UNB Lorenzo Society Music Series and the Saint John Early Music Festival will present the renowned Toronto Consort performing Shakespeare’s Songbook in Ganong Hall Lecture Theatre, UNB Saint John campus on Friday, Sept. 22 at 8 p.m.
The performance is free of charge to students, staff and faculty of UNB Saint John (UNB ID required). Tickets for off-campus audience members ($20 adults, $15 seniors and $5 students) can be purchased at the door on the night and there will be free on-campus parking for this event.
Founded in 1972, The Toronto Consort is internationally recognized for its excellence in the performance of medieval, Renaissance and early baroque music. Led by Artistic Director David Fallis, nine of Canada’s leading early music specialists have come together to form the Toronto Consort. The members, David Fallis, Alison Melville, Michele DeBoer, John Pepper, Paul Jenkins, Katherine Hill, Terry McKenna, Laura Pudwell and Ben Grossman include both singers and instrumentalists.
The Toronto Consort often works in collaboration with other actors, dancers and visual artists to produce concerts with dramatic and visual elements, which in many instances provides an historical context for their music.
The Toronto Consort has made recordings for the CBC Collection, Berandol, SRI, Dorian, and currently Marquis Classics. The Toronto Consort has 10 CDs to their credit, two of which have been nominated for Juno awards. The most recent recording, Navidad, was released in 2012.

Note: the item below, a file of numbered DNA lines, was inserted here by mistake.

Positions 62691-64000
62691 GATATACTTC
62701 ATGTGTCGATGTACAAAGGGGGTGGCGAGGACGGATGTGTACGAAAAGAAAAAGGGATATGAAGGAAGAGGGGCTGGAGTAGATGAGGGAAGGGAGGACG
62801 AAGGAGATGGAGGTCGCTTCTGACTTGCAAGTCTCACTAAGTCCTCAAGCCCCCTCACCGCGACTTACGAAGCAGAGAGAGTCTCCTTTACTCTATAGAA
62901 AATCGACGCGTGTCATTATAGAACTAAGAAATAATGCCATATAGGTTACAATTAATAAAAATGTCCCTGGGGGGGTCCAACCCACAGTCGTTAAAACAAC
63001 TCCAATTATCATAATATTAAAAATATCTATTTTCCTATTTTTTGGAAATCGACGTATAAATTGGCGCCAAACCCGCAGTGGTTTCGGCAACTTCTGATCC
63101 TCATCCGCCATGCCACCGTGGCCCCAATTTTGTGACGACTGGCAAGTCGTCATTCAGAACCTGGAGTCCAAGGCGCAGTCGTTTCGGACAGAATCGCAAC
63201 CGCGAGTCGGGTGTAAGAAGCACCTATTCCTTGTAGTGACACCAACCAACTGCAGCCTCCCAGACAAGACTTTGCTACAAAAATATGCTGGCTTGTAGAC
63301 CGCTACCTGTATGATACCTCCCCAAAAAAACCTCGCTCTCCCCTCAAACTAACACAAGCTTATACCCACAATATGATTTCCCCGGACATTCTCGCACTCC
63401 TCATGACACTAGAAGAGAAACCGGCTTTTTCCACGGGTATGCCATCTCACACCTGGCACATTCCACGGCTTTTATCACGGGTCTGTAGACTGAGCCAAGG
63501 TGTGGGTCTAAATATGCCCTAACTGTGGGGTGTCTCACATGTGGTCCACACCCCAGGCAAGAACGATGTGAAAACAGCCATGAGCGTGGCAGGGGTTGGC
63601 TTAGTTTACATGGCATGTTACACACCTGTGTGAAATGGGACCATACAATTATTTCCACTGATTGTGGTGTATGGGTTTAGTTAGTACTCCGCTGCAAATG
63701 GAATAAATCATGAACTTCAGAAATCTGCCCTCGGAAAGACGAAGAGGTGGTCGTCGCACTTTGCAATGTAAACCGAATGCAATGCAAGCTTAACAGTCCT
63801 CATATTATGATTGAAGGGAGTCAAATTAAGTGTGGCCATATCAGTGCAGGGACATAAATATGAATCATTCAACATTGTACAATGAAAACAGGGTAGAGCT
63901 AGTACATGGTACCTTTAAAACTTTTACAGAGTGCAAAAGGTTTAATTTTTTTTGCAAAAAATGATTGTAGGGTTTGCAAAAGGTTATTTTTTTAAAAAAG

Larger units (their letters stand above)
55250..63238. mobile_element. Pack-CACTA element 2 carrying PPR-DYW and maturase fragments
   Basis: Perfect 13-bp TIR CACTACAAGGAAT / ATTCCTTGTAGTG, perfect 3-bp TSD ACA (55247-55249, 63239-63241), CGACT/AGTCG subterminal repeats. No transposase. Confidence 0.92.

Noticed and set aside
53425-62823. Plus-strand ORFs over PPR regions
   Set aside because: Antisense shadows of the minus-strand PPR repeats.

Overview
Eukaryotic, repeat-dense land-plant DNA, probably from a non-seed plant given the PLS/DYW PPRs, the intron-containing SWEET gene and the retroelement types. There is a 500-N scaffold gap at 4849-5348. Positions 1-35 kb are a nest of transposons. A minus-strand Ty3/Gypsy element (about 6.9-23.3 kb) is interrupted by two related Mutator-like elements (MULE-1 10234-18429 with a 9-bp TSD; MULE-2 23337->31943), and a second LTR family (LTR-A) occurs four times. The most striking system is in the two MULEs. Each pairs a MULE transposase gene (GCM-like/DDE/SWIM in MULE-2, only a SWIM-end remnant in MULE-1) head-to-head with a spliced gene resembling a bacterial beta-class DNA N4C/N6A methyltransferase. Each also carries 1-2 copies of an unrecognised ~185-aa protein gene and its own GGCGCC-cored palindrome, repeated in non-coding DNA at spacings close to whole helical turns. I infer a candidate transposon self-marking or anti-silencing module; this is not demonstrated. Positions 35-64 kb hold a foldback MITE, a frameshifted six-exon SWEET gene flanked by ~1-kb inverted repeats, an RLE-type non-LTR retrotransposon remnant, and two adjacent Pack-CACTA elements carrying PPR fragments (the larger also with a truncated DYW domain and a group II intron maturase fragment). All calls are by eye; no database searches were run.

Recently, the ensemble has been called upon to produce a considerable amount of music for historical-drama TV series, including The Tudors, The Borgias and The Vikings, all produced by the cable network, Showtime. Also, The Toronto Consort recorded the soundtrack for Atom Egoyan’s award-winning film The Sweet Hereafter.
Distinguished Canadian composers such as John Beckwith, Lothar Klein and David Keane have written pieces especially for The Toronto Consort.
Whether portraying the haunting emotion of a minstrel’s ballad or capturing the sparkle of a rollicking madrigal, The Toronto Consort brings alive the glorious music of earlier times.
For more information contact the Lorenzo Society Music Series at firstname.lastname@example.org.
Media contact: Jeremy Nason
Photo credit: Paul Orenstein